Watchmen show runner Damon Lindelof says he probably won’t return for the inevitable second season of the hit HBO series. The first season of the critically acclaimed show was a word-of-mouth hit for HBO that drew a mean of 7.1 million viewers.
The season one finale, while conclusive, abandoned more than a few puzzles to get a potential second season of Watchmen to fix.
The show follows Regina King’s Angela Abar because she investigates the murder of her friend, and uncovers a 34-year-old conspiracy involving vigilantes, white supremacists, and a United States senator.
Acting as a sequel to the 1987 DC Comics series of the same name, created by Alan Moore and Dave Gibbons, the series not only examines the morality of vigilantism but also delves into racial injustice in the united states.
Lindelof told Variety he thinks there’s “a very substantial likelihood” which Watchmen will return to HBO for a second year.
Even so, the former Lost executive producer is sticking to his claim he won’t be the one running the series. “I understand that the culture writ large wants a firm answer,” he said. “Is there going to be more, isn’t there going to be more. And the answer is,’not.’
I have been pretty consistent about that because we premiered the show at Comic-Con.” Lindelof says he approached the initial time of Watchmen as though it were like anthology shows, such as HBO’s True Detective or Fargo, where”other visionaries can come in and take their run at it.”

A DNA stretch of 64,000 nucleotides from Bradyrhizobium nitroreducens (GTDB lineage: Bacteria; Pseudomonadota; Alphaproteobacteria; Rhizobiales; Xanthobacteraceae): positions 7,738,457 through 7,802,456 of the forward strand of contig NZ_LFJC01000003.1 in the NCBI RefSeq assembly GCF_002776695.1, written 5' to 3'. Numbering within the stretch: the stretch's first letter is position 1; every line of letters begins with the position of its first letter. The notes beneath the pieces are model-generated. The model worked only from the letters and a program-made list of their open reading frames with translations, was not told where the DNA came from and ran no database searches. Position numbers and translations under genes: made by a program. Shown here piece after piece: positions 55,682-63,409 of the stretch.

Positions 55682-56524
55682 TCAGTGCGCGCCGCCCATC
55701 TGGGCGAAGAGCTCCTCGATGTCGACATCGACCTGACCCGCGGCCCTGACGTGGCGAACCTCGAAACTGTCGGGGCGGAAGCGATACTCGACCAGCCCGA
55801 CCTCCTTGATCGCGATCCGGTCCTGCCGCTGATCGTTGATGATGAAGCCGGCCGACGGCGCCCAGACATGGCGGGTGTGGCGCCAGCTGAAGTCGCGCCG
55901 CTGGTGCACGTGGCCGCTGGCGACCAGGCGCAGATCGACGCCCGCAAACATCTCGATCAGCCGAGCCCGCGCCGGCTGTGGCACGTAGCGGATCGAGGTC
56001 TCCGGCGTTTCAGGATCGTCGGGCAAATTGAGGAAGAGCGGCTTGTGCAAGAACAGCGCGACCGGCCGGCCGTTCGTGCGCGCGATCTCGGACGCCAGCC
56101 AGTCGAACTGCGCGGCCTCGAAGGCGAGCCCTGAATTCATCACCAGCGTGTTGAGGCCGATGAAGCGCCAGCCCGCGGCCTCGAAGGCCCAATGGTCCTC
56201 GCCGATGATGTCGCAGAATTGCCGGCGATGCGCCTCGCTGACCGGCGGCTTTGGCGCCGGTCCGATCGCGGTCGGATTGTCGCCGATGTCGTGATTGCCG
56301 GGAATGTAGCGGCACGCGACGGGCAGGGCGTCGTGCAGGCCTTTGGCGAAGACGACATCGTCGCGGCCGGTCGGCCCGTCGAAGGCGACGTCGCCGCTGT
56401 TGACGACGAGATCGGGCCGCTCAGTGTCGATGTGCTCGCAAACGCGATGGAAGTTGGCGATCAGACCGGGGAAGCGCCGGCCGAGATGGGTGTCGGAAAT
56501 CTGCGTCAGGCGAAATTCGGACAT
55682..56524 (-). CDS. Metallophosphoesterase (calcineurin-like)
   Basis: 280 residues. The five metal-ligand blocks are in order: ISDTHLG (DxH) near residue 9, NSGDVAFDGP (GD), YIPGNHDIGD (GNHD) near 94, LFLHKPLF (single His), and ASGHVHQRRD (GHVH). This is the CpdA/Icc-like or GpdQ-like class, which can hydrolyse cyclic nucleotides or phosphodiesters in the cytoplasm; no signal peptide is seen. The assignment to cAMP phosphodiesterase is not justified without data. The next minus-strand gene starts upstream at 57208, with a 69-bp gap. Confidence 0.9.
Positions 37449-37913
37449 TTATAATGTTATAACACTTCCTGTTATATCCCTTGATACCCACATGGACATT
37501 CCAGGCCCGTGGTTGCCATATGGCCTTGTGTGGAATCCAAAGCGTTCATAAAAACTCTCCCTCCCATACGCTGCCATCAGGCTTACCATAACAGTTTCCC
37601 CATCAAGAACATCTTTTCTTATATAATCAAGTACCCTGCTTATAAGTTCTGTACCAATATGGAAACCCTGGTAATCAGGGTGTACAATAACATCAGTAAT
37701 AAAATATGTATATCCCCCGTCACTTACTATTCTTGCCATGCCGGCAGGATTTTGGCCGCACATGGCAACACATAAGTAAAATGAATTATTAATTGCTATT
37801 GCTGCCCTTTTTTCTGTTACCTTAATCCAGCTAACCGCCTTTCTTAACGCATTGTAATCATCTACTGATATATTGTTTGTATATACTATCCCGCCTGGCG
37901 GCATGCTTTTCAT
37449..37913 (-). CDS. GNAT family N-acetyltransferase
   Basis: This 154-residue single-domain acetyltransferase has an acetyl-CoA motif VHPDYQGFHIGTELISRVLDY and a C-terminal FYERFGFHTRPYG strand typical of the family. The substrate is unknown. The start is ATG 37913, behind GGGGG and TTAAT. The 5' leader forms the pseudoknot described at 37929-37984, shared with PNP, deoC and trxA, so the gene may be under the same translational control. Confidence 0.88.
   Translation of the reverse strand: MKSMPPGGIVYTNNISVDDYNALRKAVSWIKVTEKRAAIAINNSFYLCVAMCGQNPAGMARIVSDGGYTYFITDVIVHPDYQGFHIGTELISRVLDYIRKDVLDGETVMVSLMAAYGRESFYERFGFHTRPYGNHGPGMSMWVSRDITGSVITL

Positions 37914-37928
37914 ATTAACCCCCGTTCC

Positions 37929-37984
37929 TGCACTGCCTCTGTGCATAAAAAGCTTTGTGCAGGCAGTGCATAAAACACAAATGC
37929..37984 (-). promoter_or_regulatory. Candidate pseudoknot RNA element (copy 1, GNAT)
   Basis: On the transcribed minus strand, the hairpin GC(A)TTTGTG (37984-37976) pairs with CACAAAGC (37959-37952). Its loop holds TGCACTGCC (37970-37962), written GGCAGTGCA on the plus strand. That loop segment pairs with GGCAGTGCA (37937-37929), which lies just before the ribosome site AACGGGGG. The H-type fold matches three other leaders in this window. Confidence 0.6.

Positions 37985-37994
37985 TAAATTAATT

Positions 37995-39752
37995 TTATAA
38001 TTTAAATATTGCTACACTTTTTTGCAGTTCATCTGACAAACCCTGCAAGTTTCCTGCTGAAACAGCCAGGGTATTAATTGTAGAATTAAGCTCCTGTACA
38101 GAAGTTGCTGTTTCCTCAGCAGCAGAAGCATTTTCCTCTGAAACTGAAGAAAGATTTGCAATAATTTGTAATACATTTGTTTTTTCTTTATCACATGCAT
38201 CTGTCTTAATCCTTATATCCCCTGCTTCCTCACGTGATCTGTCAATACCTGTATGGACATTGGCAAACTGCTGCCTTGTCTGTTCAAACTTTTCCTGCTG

While it sounds like Lindelof has made up his mind about not writing Watchmen’s second season, he’s not ready to say he’s done with the series forever. “I also want to leave space for [more],” he adds.
The Watchmen author says he is keeping the door open if he’s a”‘eureka’ moment” some time”three or four or five years from now” and wants to reunite.
If HBO would like to continue creating the series in the helm with no Lindelof, it’s still uncertain. “It’d be tough to imagine doing it without Damon involved in some way,” HBO programming chief Casey Bloys lately said.
After years of hassling Lindelof on the numerous unexplained puzzles left dangling by the Lost series finale, which he co-wrote with Carlton Cuse (Locke and Key), fans are now eagerly anticipating his desire to continue composing Watchmen.
Among the biggest complaints about Missing was that it often felt like the writers were making up things as they went along, without knowing how the story would end.
While there is no denying the fact that he nailed the first season of Watchmen, it appears unwise to pressure Lindelof into writing yet another one, until he has had time to cook the perfect idea.